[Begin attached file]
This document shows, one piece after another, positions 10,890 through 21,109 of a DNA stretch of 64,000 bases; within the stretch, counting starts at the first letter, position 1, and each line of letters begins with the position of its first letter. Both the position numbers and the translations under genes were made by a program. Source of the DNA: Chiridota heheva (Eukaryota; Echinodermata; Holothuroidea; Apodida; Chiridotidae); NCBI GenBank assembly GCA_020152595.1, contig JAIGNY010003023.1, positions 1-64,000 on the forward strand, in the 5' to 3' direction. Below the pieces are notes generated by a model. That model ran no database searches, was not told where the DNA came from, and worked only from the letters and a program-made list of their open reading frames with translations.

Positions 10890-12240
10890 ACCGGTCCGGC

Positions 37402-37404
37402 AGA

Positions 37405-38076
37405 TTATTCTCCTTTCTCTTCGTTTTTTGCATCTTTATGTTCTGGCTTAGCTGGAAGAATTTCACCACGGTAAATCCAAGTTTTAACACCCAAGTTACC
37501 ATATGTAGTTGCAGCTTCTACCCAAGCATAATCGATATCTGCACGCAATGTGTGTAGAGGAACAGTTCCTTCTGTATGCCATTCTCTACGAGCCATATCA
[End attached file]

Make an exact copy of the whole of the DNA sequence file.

This document shows, one piece after another, positions 10,890 through 21,109 of a DNA stretch of 64,000 bases; within the stretch, counting starts at the first letter, position 1, and each line of letters begins with the position of its first letter. Both the position numbers and the translations under genes were made by a program. Source of the DNA: Chiridota heheva (Eukaryota; Echinodermata; Holothuroidea; Apodida; Chiridotidae); NCBI GenBank assembly GCA_020152595.1, contig JAIGNY010003023.1, positions 1-64,000 on the forward strand, in the 5' to 3' direction. Below the pieces are notes generated by a model. That model ran no database searches, was not told where the DNA came from, and worked only from the letters and a program-made list of their open reading frames with translations.

Positions 10890-12240
10890 ACCGGTCCGGC

Positions 37402-37404
37402 AGA

Positions 37405-38076
37405 TTATTCTCCTTTCTCTTCGTTTTTTGCATCTTTATGTTCTGGCTTAGCTGGAAGAATTTCACCACGGTAAATCCAAGTTTTAACACCCAAGTTACC
37501 ATATGTAGTTGCAGCTTCTACCCAAGCATAATCGATATCTGCACGCAATGTGTGTAGAGGAACAGTTCCTTCTGTATGCCATTCTCTACGAGCCATATCA